Why You Might Want to Double-Check Your Prescription Drugs
At least 1.5 million individuals are harmed from prescription errors each year. Additionally, the U.S. Food and Drug Administration estimates 7,000 deaths due to pharmacy mistakes annually. Preventable prescription drug mistakes are made when incorrect directions are given, dosages are wrong, or drug crossing interactions pose a risk when unnoticed by trained pharmacists. These errors can lead to patients who seriously overdose, underdose, or are poisoned. At times, drug mistakes will have tragic and fatal outcomes for some individuals.
Prescription drug users can help protect themselves from medication errors by double checking all prescriptions, asking questions, and being more knowledgeable about drug safety. Officials at the National Institutes of Health say concerns about medications should be reviewed with prescribing doctors and pharmacists before taking any drugs if:
- The appearance (color, shape, markings on tablet) is different than expected and the pharmacist hasn’t warned you about a switch in generic manufacturer.
- The smell or taste is different than expected or extremely unpleasant.
- The amount of liquid in a syringe or bottle or number of pills (more than 2 or 3) is more or less than expected.
- The number of pills in a prescription bottle is more or less than expected.
- The directions on a prescription bottle differ from what your doctor told you or included on the prescription.
- The name of the medication on the prescription bottle is not as expected or the patient’s name on the label isn’t as it should appear (including misspellings or suffixes like Jr. or Sr.).
- The reason for taking the medication (on the prescription bottle, in a leaflet, or mentioned by the pharmacist) is different than the condition you are treating.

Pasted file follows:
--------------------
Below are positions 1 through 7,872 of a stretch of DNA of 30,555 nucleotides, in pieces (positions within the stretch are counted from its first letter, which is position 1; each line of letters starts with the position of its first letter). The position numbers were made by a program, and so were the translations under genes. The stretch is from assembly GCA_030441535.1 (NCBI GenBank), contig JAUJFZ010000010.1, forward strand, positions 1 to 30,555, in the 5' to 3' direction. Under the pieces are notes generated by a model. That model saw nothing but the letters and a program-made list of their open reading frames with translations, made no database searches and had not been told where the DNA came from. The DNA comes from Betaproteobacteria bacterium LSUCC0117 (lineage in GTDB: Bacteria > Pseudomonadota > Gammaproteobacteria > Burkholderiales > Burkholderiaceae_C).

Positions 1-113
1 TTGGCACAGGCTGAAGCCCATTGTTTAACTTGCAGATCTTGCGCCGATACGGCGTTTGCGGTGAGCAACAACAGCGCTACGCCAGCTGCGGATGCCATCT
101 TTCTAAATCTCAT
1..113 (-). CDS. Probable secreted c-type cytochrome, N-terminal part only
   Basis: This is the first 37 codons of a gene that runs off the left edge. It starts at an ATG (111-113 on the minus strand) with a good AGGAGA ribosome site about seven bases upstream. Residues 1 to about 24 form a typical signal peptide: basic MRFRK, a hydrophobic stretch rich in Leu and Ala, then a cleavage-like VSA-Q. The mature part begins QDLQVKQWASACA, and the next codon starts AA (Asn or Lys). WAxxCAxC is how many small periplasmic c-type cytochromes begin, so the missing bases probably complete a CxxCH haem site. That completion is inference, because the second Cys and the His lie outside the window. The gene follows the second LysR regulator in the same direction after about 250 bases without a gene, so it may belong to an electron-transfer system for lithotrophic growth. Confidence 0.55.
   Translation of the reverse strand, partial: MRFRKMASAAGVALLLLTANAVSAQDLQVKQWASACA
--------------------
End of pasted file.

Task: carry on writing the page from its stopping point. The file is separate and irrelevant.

- The doctor’s name on the medication label is not your doctor.
- The medication does not seem to be working to treat your condition as you had expected.
- After taking a medication you experience unexpected side effects, or the side effects you experience are much stronger than expected.
Also, if you just don’t feel right or begin to notice physical changes after taking a few doses, such as a change in urine color, unexpected weakness or drowsiness, breathing difficulties, heart racing, or vision problems seek medical attention immediately.
A pharmacist who fills a prescription with the wrong drug or medication can be held liable for any injury or illness to the patient resulting from the mistake. Many pharmacies are understaffed or overworked due to the growing demand for prescription drugs. A growing trend in filling prescriptions with online pharmacies has created a new liability. Ensure you receive proper drugs from a reputable online pharmacy that follows all FDA guidelines.
Pharmacy Mistakes Happen — Request the Help You Need to Recover
Rhoads & Rhoads has been protecting the rights of the injured throughout Western Kentucky for over 39 years. If you or a loved one have been injured or fallen ill by a defective drug or pharmacy error, our team of experienced trial attorneys and caring support staff are available to help you through this difficult time and get you the financial recovery you deserve.
Call us at 888-709-9329 or contact us by e-mail to schedule an appointment with one of our Madisonville or Owensboro personal injury attorneys.